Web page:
Kansas school spending advocates point to years of rising test scores as evidence that increasing school spending in Kansas has been a good investment. They also use this as a reason as to why school spending should not be cut further, and that taxes in Kansas ought to be increased to pay for additional school spending.
But there’s a problem. The test scores that school spending advocates use — tests administered by the state of Kansas — are almost certainly misleading.
The basic problem is that scores on the National Assessment of Educational Progress (NAEP) show achievement by Kansas students largely unchanged in recent years. This is at the same time that scores on tests given by the Kansas education establishment show great improvement.
In describing the 2009 NAEP scores for Kansas fourth graders in mathematics, the National Center for Education Statistics writes “The average score for students in Kansas in 2009 (245) was not significantly different from their average score in 2007 (248) and was higher than their average score in 2000 (232).”
In 2009, 46 percent earned a score that is considered proficient. In 2007, 51 percent did. That’s a decrease, but one termed “not significantly different” by NCES.
So these test scores have actually gone down in recent years, although by small amounts.
For eighth grade math, NCES describes the Kansas scores like this: “The average score for students in Kansas in 2009 (289) was not significantly different from their average score in 2007 (290) and was higher than their average score in 2000 (283).”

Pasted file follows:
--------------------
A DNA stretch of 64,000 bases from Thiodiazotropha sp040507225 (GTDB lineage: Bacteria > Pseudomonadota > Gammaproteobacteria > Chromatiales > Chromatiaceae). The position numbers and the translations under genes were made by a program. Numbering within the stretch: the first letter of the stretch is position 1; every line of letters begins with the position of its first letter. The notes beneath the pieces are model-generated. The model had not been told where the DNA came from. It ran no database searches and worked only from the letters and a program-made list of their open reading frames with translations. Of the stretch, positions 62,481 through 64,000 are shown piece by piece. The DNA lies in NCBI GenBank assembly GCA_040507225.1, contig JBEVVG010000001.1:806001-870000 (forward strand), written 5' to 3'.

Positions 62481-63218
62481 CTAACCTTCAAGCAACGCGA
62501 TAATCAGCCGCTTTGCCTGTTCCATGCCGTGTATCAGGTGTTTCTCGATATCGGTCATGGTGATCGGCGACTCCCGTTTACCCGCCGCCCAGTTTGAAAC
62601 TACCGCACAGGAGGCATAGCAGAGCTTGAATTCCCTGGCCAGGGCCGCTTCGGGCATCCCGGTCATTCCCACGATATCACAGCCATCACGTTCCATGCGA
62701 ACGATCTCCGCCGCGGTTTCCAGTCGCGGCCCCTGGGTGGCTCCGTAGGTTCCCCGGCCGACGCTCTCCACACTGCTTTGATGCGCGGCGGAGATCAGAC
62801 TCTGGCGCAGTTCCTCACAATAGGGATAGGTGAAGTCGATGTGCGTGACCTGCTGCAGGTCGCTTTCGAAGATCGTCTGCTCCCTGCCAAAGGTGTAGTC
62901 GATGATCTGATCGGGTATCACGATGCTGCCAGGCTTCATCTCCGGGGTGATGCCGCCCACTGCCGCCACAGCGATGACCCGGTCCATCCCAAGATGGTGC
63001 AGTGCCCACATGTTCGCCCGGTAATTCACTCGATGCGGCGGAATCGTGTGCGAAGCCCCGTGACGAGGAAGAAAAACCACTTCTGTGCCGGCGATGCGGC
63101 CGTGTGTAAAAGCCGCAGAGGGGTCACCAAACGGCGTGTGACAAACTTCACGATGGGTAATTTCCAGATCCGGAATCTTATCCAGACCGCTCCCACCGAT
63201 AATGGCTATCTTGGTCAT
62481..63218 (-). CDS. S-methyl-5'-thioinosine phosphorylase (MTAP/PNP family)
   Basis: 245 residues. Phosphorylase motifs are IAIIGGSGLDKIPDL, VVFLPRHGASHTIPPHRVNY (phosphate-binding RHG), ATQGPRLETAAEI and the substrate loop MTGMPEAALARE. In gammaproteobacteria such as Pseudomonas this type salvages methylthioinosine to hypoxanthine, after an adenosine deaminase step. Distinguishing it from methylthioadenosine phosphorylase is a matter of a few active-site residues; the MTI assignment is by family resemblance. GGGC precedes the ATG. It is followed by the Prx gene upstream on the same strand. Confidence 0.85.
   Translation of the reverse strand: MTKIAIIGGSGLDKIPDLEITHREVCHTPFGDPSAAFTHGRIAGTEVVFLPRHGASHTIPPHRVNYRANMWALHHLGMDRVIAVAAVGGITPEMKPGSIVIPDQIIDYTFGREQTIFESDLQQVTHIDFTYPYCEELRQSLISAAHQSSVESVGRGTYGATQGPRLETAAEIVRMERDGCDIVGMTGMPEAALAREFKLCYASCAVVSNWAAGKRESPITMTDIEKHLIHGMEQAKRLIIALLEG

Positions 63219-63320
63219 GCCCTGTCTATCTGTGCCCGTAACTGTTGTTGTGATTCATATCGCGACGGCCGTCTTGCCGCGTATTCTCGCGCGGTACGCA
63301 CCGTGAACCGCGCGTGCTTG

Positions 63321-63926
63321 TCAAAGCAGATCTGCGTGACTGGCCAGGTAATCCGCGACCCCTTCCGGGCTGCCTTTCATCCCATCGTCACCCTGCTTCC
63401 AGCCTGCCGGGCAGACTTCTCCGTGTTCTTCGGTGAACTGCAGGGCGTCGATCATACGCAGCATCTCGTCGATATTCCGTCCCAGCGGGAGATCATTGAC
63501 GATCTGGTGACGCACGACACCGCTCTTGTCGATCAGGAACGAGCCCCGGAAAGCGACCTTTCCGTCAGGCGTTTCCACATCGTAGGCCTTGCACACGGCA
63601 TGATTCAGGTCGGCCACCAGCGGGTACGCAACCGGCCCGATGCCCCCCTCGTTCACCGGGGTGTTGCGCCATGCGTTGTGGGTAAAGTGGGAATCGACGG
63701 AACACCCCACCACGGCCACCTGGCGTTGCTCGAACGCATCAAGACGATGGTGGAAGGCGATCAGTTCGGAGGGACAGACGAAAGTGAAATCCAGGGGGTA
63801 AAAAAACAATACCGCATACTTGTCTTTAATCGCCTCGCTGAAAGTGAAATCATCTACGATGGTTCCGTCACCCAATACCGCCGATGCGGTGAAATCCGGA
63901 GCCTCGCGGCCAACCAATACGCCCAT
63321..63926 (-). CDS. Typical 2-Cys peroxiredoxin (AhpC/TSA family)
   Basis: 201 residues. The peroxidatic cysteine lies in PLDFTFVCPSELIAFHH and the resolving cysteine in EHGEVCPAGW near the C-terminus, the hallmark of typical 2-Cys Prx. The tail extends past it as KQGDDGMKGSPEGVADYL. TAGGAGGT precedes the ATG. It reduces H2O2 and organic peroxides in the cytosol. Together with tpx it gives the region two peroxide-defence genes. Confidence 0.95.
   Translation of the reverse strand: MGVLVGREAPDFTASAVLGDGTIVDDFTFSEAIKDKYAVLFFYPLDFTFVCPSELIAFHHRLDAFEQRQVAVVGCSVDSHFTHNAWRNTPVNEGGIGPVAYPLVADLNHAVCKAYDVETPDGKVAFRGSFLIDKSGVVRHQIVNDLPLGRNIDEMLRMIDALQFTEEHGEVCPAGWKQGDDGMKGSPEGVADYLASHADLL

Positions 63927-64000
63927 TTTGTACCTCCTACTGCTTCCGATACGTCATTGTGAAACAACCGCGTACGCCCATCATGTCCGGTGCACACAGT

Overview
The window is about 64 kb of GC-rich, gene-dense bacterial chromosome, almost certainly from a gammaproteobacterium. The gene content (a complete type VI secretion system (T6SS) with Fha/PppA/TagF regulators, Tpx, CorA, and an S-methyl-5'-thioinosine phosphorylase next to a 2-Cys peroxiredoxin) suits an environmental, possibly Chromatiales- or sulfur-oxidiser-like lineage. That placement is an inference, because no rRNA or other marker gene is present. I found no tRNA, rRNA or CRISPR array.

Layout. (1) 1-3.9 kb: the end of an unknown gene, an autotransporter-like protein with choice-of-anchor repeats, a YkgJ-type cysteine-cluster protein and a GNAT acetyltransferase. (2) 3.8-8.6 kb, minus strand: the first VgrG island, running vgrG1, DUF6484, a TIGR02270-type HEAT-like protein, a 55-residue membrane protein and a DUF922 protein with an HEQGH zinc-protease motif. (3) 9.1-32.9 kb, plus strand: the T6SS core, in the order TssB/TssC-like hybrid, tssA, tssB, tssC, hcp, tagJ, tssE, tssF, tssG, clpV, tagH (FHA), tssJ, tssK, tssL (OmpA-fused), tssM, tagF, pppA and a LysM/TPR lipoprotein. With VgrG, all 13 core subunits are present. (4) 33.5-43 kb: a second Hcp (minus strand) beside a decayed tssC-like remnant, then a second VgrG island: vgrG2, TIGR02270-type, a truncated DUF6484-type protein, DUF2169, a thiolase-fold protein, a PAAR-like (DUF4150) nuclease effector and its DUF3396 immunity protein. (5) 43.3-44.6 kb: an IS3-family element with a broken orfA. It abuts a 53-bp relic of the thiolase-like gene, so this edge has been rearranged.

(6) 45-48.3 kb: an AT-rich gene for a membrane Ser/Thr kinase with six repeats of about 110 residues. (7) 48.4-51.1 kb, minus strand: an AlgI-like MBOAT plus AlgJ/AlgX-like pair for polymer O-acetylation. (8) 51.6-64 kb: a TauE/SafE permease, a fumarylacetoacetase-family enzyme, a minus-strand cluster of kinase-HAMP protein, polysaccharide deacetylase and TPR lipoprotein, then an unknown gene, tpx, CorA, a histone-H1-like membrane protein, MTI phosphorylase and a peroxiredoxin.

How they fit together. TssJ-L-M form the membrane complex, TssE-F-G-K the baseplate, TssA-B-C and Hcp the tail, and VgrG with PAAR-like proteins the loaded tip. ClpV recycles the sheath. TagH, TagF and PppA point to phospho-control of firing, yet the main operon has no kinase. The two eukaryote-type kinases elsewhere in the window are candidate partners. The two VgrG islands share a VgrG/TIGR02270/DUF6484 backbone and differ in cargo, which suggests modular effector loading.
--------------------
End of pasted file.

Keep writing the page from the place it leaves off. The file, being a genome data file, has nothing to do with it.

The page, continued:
The percentage considered proficient dropped to 39 percent from 40 percent, a difference again considered not significant.
The Kansas-administered tests show a different picture. The numbers are much higher, and their moving upwards. On the Kansas math assessment test for fourth graders, 84.7 percent were considered to be “at or above standard.” This number increased to 86.6 percent in 2009.
For Kansas eighth graders in math, 70.8 percent met the same standard in 2007, increasing to 77.2 percent in 2009.
Is there a discrepancy? Can scores on Kansas’ own test be increasing while scores on federal tests decline?
It’s an important question, especially since the period covered by these test scores was a period when spending on Kansas schools increased rapidly. Further, school spending advocate base their arguments on the Kansas tests, not the NAEP tests. If the school spending lobby used the NAEP scores as their measure of performance, their arguments that increasing school spending results in increased learning would be realized for the sham it is.